His family found a new place in Hellersdorf, also paid for by the state, sharing a small room with eight “cigarette mafia” members. “The main issue, aside from our co-inhabitants, was the neo-Nazis. Skinheads would tell me to cross the street, calling me ‘Fidschi’. I would try to stand up for myself, but ended up getting beaten up.”
The violence and mistrust simmering in Marzahn-Lichtenberg culminated in a series of highly sensationalised gang-related murders in the mid-1990s – which happened to coincide with the negotiations of a 1995 treaty between the German and Vietnamese governments to deport 40,000 Vietnamese back to their homeland. “Vietnam was stalling, they were supposed to be taking back all these people but they couldn’t feed their own,” says Pipo Bui, a Vietnamese American who at the time was in Berlin working on her PhD thesis, which would become the book Envisioning Vietnamese Migrants in Germany. “So while these negotiations were happening, it was in the interest of the German government to say ‘These people are criminals’.
I tried not to talk about my parents and their job situation. I didn’t want pity from people in school. I just wanted to be better than them.”
By the end of the 1990s, thanks to a special task force, the Berlin police had managed to arrest many of the “cigarette mafia” kingpins and crack down on illegal cigarette selling. Though the media firestorm had calmed, a great deal of stigma remained. “That was when you saw a lot of Vietnamese people taking over Chinese restaurants,” says Bui. “Why do you think there were all these Asia Bistro, China-Pfanne places opening up? You couldn’t deny the fact that you were Asian, but by pretending you were Chinese, you could do this kind of partial masking.” Ngo would hide his background from people for a long time: “I tried not to talk about my parents and their job situation. I didn’t want pity from people in school. I just wanted to be better than them. I know I won’t be 100 percent accepted here, but I’ve learnt a lot about creating good from bad situations.”
Today, those prejudices have largely disappeared, to the point where none other than right-wing anti-immigration firebrand Thilo Sarrazin cited Germany’s Vietnamese population as a model of proper integration. Yet difficulties still persist, which often get swept under the rug due to this ‘model minority’ narrative. Few outspoken activists exist within Berlin’s Vietnamese community (a notable exception being Kien Nghi Ha, the Humboldt sociology professor who co-curated HAU’s Dong Xuan Festival in 2010), and funding for Reistrommel, a 21-year-old nonprofit that provides counselling, legal aid and integration courses for Vietnamese Berliners, is constantly insufficient.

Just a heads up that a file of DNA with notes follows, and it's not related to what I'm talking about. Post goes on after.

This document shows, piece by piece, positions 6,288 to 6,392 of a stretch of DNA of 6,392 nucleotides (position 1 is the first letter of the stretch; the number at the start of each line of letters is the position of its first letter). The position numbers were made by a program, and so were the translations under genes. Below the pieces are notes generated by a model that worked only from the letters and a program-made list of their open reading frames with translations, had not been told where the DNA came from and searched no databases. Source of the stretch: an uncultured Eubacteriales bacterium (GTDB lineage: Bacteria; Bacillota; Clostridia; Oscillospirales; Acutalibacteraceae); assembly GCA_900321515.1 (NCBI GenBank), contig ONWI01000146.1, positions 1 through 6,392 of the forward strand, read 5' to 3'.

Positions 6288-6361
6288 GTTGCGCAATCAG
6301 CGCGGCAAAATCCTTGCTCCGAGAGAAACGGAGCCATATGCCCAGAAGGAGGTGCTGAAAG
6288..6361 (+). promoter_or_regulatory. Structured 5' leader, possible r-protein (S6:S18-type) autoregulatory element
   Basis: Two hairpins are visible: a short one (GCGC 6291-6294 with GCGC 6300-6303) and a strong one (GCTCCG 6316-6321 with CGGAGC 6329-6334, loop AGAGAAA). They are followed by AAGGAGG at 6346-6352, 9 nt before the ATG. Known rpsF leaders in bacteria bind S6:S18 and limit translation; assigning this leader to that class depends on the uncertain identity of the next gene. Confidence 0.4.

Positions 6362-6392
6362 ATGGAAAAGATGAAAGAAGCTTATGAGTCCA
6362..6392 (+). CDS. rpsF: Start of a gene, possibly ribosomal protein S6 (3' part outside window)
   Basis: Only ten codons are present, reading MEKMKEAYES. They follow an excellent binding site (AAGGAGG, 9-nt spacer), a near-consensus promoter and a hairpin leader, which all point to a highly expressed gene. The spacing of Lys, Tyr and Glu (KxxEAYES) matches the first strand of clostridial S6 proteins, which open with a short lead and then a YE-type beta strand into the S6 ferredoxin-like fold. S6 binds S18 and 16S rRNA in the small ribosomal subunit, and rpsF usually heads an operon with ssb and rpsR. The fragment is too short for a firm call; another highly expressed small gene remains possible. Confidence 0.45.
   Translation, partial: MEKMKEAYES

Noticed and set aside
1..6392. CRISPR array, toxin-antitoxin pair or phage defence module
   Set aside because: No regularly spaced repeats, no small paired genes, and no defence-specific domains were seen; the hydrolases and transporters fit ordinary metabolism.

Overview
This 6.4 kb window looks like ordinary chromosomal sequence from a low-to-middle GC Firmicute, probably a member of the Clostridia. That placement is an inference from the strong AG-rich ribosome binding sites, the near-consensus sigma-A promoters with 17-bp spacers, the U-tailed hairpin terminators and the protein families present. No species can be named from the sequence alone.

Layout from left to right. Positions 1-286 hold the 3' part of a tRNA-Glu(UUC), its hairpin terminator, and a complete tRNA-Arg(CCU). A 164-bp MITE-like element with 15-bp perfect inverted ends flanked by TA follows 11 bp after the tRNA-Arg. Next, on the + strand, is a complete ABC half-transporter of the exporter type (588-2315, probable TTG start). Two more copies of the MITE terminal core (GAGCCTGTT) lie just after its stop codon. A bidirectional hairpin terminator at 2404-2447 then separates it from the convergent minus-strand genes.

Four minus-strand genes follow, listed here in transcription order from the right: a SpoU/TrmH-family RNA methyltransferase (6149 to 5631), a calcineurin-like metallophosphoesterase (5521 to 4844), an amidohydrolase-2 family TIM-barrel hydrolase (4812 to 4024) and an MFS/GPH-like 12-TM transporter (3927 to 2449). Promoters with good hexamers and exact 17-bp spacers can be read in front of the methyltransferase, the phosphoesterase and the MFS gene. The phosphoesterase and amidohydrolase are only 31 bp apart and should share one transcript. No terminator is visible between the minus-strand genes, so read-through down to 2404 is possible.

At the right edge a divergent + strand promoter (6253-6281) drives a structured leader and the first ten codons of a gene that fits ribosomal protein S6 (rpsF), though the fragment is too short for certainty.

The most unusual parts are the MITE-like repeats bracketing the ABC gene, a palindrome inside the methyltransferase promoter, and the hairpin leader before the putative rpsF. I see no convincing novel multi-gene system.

There aren’t as many cigarette sellers these days, but there’s prostitution and Schwarzarbeit.”
“The Vietnamese here are pflegeleicht, undemanding – and the way the system works, only the people who shout the loudest get heard,” says Tamara Hentschel, a German woman who founded the organisation after working as a supervisor in a dorm for Vietnamese guest workers in the late 1980s. Once dedicated to aiding out-of-work Vertragsarbeiter, Reistrommel now primarily finds itself dealing with asylum seekers, many of whom now come from natural-disaster-stricken agricultural regions of central Vietnam. As non-war refugees, this group receives little help from the German government and zero access to resources like language classes. “Nobody should be shut out of integration opportunities, language lessons or work possibilities,” says Hentschel. “Otherwise they have to turn to criminal activity – there aren’t as many cigarette sellers these days, but there’s prostitution and Schwarzarbeit.”
There are still an estimated 8000 to 10,000 undocumented Vietnamese people in Berlin. “It costs them $10,000 to $20,000, paid to traffickers, for their ticket and forged visa, as well as help when they arrive in eastern Europe to cross the border into Germany,” says Minh. “If they get caught, they apply for citizenship, but in the meantime they work illegally. The application is invariably denied at the Ausländerbehörde, and the officials try to deport them. However, for this to happen, the Vietnamese embassy has to confirm they are Vietnamese, and some pay up to €10,000 for them to say no. They then use stalling tactics to delay the decision on their situation even further.”